When put simply, the amortization period is essentially the length of your mortgage. To go into a little more detail, it is the period of payments made to pay off the entirety of the value of the mortgage loan taken out. This will vary depending on a few things, and the length of your amortization period is limited somewhat by the down payment you make at the start of the lending period.
There is a minimum down payment of 5% of the purchase value of the property. If your down payment is less than 20%, then you will be limited to an amortization period of 25 years. However, if you can afford to put down more than 20% for a down payment, you will be able to increase your amortization period to 30 years with most lenders. On top of this, if you were able to put more down than 20%, you also do not need to get CMHC insurance to insure your mortgage against default.
The key benefit of a longer amortization period is that the monthly payments will be lower. However, there are pros and cons to both a long and short amortization. A “short” amortization is generally defined as anything up to 25 years, and then anything beyond 25 years (25-35) years it deemed to be long.
Pros & Cons of a Short Amortization (25 years or less)
- Option to put a small down payment (as little as 5%)
- Quicker mortgage repayment
- You will pay less interest over the amortization period, as it will be paid off quicker, therefore less risk to the lender.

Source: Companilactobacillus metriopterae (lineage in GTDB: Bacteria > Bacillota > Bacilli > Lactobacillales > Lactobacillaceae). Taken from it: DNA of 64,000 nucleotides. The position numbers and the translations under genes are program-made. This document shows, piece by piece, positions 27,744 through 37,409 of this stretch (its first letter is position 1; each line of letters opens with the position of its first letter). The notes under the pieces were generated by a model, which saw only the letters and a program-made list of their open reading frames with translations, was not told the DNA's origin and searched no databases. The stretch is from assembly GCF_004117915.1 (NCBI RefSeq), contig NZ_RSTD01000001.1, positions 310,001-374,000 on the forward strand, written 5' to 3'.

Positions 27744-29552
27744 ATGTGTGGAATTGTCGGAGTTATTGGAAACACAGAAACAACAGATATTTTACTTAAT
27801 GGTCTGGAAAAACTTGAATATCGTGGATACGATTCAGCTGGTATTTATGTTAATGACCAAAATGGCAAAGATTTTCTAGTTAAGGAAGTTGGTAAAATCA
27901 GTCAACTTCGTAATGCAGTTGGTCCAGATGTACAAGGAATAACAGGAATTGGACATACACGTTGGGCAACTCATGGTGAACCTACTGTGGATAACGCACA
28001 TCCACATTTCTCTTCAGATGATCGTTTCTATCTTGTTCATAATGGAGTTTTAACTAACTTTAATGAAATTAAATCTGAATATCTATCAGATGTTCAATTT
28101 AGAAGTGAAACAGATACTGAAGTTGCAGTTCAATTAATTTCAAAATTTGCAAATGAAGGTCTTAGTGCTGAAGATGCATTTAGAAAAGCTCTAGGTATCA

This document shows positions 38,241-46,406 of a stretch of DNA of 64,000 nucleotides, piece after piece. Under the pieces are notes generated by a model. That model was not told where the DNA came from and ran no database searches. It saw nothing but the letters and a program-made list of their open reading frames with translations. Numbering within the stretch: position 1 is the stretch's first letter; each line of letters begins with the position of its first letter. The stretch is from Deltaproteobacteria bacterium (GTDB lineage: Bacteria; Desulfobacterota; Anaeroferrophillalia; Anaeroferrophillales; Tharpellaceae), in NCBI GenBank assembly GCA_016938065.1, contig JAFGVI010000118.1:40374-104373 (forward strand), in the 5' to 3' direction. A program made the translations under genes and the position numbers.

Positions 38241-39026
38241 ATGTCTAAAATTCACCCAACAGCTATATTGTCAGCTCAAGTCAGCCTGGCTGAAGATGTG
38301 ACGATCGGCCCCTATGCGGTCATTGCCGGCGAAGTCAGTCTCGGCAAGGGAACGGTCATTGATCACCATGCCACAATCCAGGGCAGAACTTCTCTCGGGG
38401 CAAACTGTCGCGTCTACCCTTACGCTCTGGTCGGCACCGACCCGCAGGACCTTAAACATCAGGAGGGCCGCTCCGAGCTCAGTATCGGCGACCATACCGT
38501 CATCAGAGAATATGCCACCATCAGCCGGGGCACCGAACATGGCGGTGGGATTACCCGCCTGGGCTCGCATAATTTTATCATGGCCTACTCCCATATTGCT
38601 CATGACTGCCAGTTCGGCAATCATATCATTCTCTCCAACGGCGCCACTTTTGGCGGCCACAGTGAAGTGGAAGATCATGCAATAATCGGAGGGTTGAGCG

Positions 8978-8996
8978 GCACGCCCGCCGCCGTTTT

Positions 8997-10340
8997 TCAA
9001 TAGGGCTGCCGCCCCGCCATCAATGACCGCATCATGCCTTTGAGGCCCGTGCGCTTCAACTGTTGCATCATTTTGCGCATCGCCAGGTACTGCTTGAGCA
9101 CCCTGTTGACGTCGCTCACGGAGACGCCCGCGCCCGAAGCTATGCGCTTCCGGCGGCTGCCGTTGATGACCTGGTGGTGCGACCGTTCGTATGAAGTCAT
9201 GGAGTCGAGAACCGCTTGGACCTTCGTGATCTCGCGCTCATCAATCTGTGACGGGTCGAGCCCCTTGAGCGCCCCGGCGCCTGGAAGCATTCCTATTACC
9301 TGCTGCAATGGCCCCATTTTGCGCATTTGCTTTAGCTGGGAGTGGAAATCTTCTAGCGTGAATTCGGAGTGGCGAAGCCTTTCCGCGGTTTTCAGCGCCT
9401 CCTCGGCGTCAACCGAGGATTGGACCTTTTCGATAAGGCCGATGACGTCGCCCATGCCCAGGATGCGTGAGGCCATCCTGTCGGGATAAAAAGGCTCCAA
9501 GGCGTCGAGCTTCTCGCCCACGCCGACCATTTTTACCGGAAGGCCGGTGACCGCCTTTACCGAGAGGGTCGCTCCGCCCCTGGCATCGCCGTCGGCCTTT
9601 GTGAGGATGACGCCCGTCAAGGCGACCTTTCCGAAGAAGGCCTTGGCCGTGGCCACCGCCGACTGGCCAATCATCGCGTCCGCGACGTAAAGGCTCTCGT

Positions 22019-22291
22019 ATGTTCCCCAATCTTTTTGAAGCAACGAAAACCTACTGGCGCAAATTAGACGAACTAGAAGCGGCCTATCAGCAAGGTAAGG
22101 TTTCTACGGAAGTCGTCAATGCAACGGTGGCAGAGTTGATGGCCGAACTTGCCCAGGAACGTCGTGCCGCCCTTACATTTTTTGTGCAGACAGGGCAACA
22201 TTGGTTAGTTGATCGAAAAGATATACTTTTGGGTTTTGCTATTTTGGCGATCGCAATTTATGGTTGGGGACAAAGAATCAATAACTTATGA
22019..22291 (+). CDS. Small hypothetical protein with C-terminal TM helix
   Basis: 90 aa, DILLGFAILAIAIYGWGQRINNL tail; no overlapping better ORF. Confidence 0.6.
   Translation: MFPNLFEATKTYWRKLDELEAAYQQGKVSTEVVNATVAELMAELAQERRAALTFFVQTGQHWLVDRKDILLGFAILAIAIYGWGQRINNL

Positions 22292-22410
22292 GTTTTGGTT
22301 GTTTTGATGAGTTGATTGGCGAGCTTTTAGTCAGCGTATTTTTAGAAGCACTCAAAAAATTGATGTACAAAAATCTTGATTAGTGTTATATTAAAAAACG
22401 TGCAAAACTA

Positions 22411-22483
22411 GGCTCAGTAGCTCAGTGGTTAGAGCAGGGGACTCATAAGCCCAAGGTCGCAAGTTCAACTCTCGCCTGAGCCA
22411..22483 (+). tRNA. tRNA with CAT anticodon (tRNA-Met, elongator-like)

- Your monthly payments will be higher than a comparative long amortization mortgage.
Pros & Cons of a Long Amortization (26-35 years)
- Your monthly payments will be lower than a comparative short amortization mortgage. This means better cash flow which can be invested into other areas.
- You will require a minimum of 20% down payment. This could negate the financial benefit of lower monthly payments.
- Your mortgage will take longer to pay off. This is key for those wishing to own their property for the entire period of the mortgage.
- You will pay more interest throughout the amortization period due to the longer life.
How Do I choose?
When you look at Canadians as a whole, generally, the most popular period to go for is anything up to 25 years. This is likely because it is the most accessible due to the lower down payment requirement and the attraction of paying off the mortgage quicker.
The split of homeowners in Canada can be broken down as follows:
- Up to 25 years: 79%
- 26-30 years: 21%
- 31-35 years: 6%
- 36-40 years: 1%
As you can see, it is a rarity for homeowners to opt for a mortgage over 30 years. This is also because, in July 2012, there was a reduced maximum amortization period for any CMHC insured mortgages. In short, this means unless you could put down more than 20% on the property, then you couldn’t get access to longer amortization mortgages. This had the aim of reducing the amount of household debt that Canadians were taking on.
A common positive for the longer amortization mortgage is that you will save a notable amount of money each month. For example, when comparing a 25-year mortgage to a 30-year on a $300,000 mortgage, you would save around $155 per month (3.49% interest). If you were to invest that $155 per month into an ETF that averaged 8% returns, you would have around $210,000 at the end of your amortization period. However, the extra interest you pay on the 30-year mortgage is only $33,000 more. Therefore, it seems obvious that a longer period is better. But the factor of the 20%+ down payment always needs to be remembered, and not many people will have access to such a large sum of money to spend in one go.
The only person who can answer the question of which type of amortization period to go for is you. You will know your personal circumstances, as well as your current and future financial prospects, better than anyone else. Talking to a financial expert may help determine exactly which mortgage period type would suit you best.